By Lauren Woodman, CEO
As I help pack up the car and load my family up for the long Thanksgiving weekend, I am more reflective than usual about the themes this holiday evokes. What am I grateful for? And why am I hopeful about the future, even though our world seems more volatile and challenging than ever?
For one thing, I am profoundly thankful for the NetHope community. Our member organizations are all tirelessly committed to advancing their missions related to humanitarian aid, development, and conservation – and they do it despite resource constraints, and dangerous or difficult situations.
I saw this firsthand during my visit to Puerto Rico over the weekend. While I hear how our work to restore connectivity is aiding the people of Puerto Rico from the NetHope team and our members, I wanted to see for myself the work we’ve done in the two months since Hurricane Maria. I was joined by a group of executives from Cisco, who have worked alongside NetHope in this response and many, many others over the years.
I had the opportunity to talk with Nery Rivera, Director of Emergency Services in Corozal, Puerto Rico. The eye of Hurricane Maria passed directly over her town, about an hour outside of San Juan. Corozal is in a hilly area, and the roads were obstructed. Electricity is still out, and clean water remains a daily struggle for most of her 37,000 constituents. But today, she has Wi-Fi.
NetHope, Cisco, and Ericsson Response worked together to connect her offices and the town plaza, where citizens gather to get access to critical information, help one another, and celebrate the strength of their community. In helping her community rebuild, she said, connectivity had been the most important, as she could now coordinate with other municipalities, the Commonwealth Government, FEMA, and others.
The trappings of the holiday season are evident everywhere in Puerto Rico, and it’s an important time for families to gather and celebrate together. Puerto Ricans have an indomitable spirit, and every single person I spoke to was determined to rebuild stronger than ever. Everywhere, I heard: “Se Levante!” or, “Puerto Rico Rises!” But life is nowhere near back to normal. Two months after the storm, 52 percent of Puerto Ricans still lack power. The roads that bring families together physically are, in many cases, still impassable.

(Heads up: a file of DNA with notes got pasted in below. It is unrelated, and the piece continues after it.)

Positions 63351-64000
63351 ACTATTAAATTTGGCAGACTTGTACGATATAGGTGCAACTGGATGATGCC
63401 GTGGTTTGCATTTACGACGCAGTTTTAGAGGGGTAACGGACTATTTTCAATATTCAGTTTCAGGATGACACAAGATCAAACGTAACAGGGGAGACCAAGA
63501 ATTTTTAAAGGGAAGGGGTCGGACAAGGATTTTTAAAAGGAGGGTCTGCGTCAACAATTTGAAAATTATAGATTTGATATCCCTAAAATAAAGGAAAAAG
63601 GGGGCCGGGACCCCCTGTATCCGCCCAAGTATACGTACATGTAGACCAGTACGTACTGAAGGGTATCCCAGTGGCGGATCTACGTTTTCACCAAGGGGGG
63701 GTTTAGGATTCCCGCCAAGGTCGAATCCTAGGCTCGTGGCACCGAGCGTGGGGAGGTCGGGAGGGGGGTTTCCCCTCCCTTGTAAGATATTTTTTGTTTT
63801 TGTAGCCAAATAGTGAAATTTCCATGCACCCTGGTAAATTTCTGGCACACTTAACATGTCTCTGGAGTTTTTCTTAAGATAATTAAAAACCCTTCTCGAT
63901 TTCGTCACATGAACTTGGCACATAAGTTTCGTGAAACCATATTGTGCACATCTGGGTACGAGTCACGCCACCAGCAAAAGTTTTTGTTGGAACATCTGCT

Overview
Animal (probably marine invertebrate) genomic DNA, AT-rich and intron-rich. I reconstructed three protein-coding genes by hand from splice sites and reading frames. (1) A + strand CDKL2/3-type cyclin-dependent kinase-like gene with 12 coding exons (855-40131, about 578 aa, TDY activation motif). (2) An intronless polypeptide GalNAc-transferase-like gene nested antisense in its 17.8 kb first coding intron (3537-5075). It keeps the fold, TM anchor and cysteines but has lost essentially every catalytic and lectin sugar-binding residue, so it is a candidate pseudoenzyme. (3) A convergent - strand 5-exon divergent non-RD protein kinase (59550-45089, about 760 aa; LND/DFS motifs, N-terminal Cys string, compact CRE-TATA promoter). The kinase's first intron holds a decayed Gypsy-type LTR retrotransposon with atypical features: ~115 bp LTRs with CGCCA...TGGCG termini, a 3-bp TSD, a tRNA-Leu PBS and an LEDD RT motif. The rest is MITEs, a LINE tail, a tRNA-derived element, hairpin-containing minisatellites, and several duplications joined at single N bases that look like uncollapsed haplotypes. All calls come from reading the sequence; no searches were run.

There is good news, as well: To date, NetHope has installed 48 sites with free Wi-Fi connectivity, with plans to bring 11 additional sites online over the coming days. Right now, we’re installing about one new site per day. Sixty percent of cell towers are back in service, and 36 counties now have more than 50 percent of their towers up and running. Progress is slow, but it is happening. And NetHope will stay as long as there is work to be done.
For NetHope to be able to make an impact in Puerto Rico and the Caribbean, we must not only help bring vital communications channels back online, but work to build local capacity, as well. Thus far, we have hired five residents to manage our warehouse, assist with logistics and installations, and support installation sites. It’s really a win-win for NetHope: We are incredibly thankful to have these hard-working and industrious people working with us, and they are, in turn, grateful to be a part of bringing connectivity back to their friends and neighbors.
None of this would be possible without our partners and donors, particularly Facebook, Cisco, Google, Microsoft, The Patterson Foundation and Blackbaud for their generous support of NetHope’s response and Crisis Informatics work. I would also like to thank the Government of Puerto Rico, Save the Children, Samaritan’s Purse, FEMA, Red 52, Mapbox, Eutelsat, Ericsson Response, and SAS Institute for their assistance and collaboration.
Indeed, I find myself this holiday week feeling more encouraged than ever about what we can collectively accomplish as a community. Our challenges are vast, and oftentimes seem insurmountable. But if what I witnessed on Puerto Rico over the weekend is any indication, there is every reason to be hopeful.